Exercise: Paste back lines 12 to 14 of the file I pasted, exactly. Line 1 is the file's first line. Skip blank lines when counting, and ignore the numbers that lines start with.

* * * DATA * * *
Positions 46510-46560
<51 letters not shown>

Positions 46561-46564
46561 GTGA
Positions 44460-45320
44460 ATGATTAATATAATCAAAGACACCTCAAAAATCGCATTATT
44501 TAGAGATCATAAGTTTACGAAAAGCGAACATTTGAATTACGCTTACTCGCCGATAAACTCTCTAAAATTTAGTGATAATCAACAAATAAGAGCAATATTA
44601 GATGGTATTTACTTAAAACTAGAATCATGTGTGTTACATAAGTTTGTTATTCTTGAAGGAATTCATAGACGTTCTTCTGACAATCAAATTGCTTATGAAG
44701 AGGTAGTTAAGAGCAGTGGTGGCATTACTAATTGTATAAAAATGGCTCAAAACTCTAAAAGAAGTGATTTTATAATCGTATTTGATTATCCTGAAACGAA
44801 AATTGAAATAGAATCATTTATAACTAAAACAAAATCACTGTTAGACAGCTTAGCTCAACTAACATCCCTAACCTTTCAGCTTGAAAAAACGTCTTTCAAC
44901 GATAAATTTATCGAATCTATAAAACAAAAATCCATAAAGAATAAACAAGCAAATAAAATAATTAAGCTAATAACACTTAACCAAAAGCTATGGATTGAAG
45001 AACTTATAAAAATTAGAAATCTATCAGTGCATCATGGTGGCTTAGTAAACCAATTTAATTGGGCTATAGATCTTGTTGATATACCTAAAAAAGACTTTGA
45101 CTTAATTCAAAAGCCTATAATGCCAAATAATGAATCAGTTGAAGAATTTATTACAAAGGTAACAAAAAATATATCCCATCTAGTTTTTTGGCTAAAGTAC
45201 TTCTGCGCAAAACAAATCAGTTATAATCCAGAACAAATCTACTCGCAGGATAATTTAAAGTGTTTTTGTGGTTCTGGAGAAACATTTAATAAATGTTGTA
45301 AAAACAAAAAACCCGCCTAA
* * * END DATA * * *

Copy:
45001 AACTTATAAAAATTAGAAATCTATCAGTGCATCATGGTGGCTTAGTAAACCAATTTAATTGGGCTATAGATCTTGTTGATATACCTAAAAAAGACTTTGA
45101 CTTAATTCAAAAGCCTATAATGCCAAATAATGAATCAGTTGAAGAATTTATTACAAAGGTAACAAAAAATATATCCCATCTAGTTTTTTGGCTAAAGTAC
45201 TTCTGCGCAAAACAAATCAGTTATAATCCAGAACAAATCTACTCGCAGGATAATTTAAAGTGTTTTTGTGGTTCTGGAGAAACATTTAATAAATGTTGTA